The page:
Small space launching companies just got another boost as Skyrora welcomes an announcement for new UK funding commitments to the European Space Agency. This type of funding is new for small launching companies, meaning a UK £374 million per year commitment to ESA for the following five years.
The amount of funding being offered signals a huge increase and will offer better opportunities for space businesses—as well as giving them the potential to access necessary funds for complex research and development. The smaller launch companies will have access to £15 million tagged just for R&D of small launch vehicles.
Skyrora, with facilities in Glasgow, Edinburgh and Dnipro, Ukraine, develops launching technology inspired by previous rocket systems, as well as Britain’s past ‘launch heritage.’ They will be able to deliver better alternatives for launching, and as stated in a recent press release sent to 3DPrint.com, it is expected that they will bolster the sector overall, especially in meeting their goals to expand space access for companies manufacturing satellites.
Many of these smaller satellite companies have been restricted due to the few launchers available for sending satellites into orbit. Skyrora is known for using 3D printed parts in smallsats and rockets.
Currently, many satellite manufacturers must pay to tack on their satellites to larger launchers as a ‘secondary payload.’ Being forced into the background with smaller satellites has caused other manufacturers to look for different options, especially as there is a back-log accumulating for smaller companies, along with taking time away from serious scientific issues like recording data and climate change monitoring, as well as other Earth and space studies.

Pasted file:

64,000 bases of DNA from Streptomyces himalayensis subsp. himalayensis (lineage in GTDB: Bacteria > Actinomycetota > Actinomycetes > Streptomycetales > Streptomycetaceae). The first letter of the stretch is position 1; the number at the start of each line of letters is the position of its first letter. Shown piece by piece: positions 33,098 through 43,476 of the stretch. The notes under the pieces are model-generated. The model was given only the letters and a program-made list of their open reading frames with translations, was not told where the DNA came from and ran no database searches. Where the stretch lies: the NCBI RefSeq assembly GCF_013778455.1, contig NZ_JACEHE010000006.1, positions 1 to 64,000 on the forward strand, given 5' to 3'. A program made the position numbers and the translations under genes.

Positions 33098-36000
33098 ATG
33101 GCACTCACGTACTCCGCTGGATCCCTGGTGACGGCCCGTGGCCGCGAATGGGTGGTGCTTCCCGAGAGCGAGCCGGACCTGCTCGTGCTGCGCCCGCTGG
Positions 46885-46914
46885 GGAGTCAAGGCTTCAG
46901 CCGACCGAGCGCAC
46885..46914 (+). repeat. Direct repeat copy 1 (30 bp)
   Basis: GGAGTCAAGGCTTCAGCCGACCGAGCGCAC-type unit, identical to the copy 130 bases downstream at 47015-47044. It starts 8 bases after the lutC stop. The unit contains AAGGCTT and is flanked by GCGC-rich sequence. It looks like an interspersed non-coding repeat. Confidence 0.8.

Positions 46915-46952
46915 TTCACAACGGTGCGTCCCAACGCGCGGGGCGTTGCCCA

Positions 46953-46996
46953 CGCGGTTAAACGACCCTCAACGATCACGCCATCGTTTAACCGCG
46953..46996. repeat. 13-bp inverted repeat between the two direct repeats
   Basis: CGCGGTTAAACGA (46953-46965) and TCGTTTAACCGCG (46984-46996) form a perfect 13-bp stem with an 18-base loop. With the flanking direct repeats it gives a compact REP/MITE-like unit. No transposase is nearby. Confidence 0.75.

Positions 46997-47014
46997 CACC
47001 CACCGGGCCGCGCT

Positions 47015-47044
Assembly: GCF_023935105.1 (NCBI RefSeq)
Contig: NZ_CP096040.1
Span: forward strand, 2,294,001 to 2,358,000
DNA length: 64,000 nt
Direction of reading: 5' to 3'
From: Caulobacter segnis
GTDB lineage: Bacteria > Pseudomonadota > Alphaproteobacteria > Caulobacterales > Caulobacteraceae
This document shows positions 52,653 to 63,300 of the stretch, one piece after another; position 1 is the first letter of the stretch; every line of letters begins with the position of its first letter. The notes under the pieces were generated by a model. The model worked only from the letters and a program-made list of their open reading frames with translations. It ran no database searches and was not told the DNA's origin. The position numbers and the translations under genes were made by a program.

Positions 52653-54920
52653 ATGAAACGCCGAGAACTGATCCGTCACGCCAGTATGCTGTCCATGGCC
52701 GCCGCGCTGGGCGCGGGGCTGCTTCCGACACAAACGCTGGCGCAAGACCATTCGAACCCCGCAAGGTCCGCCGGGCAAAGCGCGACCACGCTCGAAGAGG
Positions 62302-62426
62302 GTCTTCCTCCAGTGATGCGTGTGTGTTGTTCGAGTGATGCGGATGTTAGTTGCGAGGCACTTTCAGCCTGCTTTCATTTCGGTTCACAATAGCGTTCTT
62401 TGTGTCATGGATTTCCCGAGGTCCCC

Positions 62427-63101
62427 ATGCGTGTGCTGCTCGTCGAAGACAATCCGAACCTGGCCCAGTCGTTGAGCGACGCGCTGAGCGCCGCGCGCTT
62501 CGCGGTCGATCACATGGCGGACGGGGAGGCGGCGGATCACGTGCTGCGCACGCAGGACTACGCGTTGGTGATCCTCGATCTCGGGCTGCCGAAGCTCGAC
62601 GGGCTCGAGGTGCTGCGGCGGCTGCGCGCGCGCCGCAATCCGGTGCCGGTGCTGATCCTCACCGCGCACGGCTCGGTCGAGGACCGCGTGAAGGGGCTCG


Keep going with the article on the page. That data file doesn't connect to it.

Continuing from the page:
“This is a very welcome development for our growing industry and presents us with a real opportunity,” said Volodymyr Levykin, chief executive officer of Skyrora. “It is a game-changer in terms of how quickly we will be able to move ahead with our ambitious plans. Back in 2010, the UK Government and the wider space industry agreed an ambitious Space Innovation and Growth Strategy and much of this decade has been spent laying the groundwork.
“Our vision is to make the UK a world leader in the growing space sector, unlocking the advantages of increased access to space for all. Now we will press on and ensure that the world-changing benefits of space are realized here on earth.”
The space industry and 3D printing technology are heavily linked, beginning with a multitude of NASA projects from launching a biofabrication facility to 3D printing robots, along with many other space collaborations, production of satellites, and aerospace components.
What do you think of this news? Let us know your thoughts! Join the discussion of this and other 3D printing topics at 3DPrintBoard.com.[Source / Images: Skyrora]
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